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1961: Moss’s Monaco

By Mav | 27 May 2011 | 3 Comments | 2,516 views

Later today, the High Court decision on the Lotus naming row will be revealed. In the 50’s and 60’s however, a multitude of Loti forming up on the grid was nothing unusual as privateers lined up with cars supplied by Lotus. Cooper, BRM and Maserati were other popular choices as customer teams filled out the grids of their day. However, fifty years ago, one of those privateers recorded a remarkable victory at Monaco, not that it was Rob Walker Racing’s only Formula One triumph, far from it. However, up against the powerful Ferraris, it was going to need a remarkable drive.

Then again, they did have the advantage of one Stirling Craufurd Moss behind the wheel…

The 1961 Monaco Grand Prix was the opening race of the World Championship season but it was also the first run to the new 1.5 litre formula. The weight of expectation was behind the new Ferrari 156, with The Scuderia having stolen a march in developing their new engine. Climax and BRM, meanwhile, had been late in starting work on their engines and for Monaco their customers would have to use interim engines based of their Formula Two models, putting out 150 bhp to Ferrari’s 185. Not that everything was plain sailing at Ferrari who would only risk their revised 120 degree V6 engine with third-choice driver, Richie Ginther. Team favourites, Phil Hill and Wolfgang von Trips would instead play safe and run the 60 degree version.

Despite, or perhaps because of the team pecking order, it was Ginther of the three who placed his car in the middle of the front row by the end of qualifying. To his left was Jim Clark in the new Lotus 21, the outstanding driver of the coming era. To his right was the outstanding driver of the current era, Stirling Moss, on pole despite being in the obsolete Lotus 18 decked out in the blue and white colours of the privateer, Rob Walker.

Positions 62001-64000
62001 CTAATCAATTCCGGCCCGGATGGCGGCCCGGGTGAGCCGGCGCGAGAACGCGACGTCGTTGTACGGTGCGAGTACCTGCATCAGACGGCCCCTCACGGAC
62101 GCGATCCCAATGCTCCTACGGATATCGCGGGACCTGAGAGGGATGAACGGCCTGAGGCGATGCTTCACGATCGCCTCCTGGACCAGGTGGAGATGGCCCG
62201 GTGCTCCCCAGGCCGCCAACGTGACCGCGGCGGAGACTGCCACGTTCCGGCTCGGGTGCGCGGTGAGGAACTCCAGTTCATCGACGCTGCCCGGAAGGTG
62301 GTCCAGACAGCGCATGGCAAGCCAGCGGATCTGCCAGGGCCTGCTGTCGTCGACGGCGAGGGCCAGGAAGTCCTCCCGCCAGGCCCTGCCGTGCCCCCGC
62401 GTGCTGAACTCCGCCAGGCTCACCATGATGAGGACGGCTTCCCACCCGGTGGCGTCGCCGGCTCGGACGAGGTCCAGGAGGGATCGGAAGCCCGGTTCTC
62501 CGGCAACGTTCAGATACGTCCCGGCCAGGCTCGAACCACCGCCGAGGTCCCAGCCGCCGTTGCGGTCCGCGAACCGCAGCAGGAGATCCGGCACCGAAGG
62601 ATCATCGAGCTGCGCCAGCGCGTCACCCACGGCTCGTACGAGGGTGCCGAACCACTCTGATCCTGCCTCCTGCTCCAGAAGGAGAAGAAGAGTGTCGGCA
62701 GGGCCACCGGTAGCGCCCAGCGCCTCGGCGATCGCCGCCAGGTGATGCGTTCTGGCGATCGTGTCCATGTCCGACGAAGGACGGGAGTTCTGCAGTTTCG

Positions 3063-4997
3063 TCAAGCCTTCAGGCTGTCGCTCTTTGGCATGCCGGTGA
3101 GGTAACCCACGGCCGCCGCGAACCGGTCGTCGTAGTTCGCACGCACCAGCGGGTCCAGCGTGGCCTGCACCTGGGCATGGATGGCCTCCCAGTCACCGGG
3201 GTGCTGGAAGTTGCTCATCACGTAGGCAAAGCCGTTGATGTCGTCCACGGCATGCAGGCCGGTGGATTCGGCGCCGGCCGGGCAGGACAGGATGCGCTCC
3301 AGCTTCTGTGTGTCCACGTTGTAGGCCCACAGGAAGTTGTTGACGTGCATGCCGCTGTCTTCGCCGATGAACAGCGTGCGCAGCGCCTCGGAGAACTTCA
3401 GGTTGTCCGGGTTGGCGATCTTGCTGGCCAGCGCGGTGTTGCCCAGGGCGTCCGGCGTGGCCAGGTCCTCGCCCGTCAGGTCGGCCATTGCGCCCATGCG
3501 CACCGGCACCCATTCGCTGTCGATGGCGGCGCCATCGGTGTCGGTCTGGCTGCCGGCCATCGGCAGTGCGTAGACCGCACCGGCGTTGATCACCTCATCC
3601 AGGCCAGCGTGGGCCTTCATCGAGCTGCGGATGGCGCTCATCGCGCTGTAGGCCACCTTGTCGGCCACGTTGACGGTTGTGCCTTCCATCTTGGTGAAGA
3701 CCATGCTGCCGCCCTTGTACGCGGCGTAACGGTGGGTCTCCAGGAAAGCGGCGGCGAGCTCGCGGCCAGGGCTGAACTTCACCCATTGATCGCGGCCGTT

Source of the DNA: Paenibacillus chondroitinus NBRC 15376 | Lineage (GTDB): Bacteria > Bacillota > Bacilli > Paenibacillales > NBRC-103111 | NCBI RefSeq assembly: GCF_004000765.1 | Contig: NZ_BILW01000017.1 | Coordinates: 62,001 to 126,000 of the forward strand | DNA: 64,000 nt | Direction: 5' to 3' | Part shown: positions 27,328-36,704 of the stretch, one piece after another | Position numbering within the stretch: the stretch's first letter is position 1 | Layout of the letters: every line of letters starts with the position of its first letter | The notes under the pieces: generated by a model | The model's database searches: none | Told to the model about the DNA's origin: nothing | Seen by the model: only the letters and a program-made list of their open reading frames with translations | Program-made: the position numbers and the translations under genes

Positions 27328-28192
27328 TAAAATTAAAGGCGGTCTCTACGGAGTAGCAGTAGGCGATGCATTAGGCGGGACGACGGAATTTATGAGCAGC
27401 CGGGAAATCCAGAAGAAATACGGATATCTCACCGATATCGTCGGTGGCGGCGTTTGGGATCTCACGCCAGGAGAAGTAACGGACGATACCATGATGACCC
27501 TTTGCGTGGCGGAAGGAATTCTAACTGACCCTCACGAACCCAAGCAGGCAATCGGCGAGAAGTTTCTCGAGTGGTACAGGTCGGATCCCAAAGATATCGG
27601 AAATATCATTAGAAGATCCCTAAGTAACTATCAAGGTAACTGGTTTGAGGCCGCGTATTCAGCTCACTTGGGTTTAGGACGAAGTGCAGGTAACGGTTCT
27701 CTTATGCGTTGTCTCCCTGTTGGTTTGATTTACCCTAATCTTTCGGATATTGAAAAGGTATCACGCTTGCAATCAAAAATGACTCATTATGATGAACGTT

It was Ginther and then Clark who led the field away however, with Moss in hot pursuit in third, closely followed by Jo Bonnier in a Porsche. Then Clark’s Lotus started to have problems, costing him time in the pits. Despite giving away 35 bhp, on lap 14 Moss took the lead as Ginther began to slip down the order to fifth. Soon it was the Ferrari of Phil Hill that was whittling away at Moss’ lead. Ginther wasn’t through yet, though, and set about repassing von Trips and then Bonnier before closing on Hill. The two Ferraris battled it out until on lap 72, Ginther eventually found a way past and set off after Moss. The gap slowly closed but there was no way he was going to catch Moss, who was driving one of the greatest races of his illustrious career. Moss, who had driven flat out the whole race, and with the Lotus side panels removed to aid cooling, held on to take the flag by a mere 3.6 seconds.

Remarkably, Sir Stirling Moss had completed the race at an average lap speed that was within a just a few tenths of his pole time. Underpowered and in an outdated chassis, Moss had achieved one of those rare victories were sheer skill more than compensated for lower technical performance.

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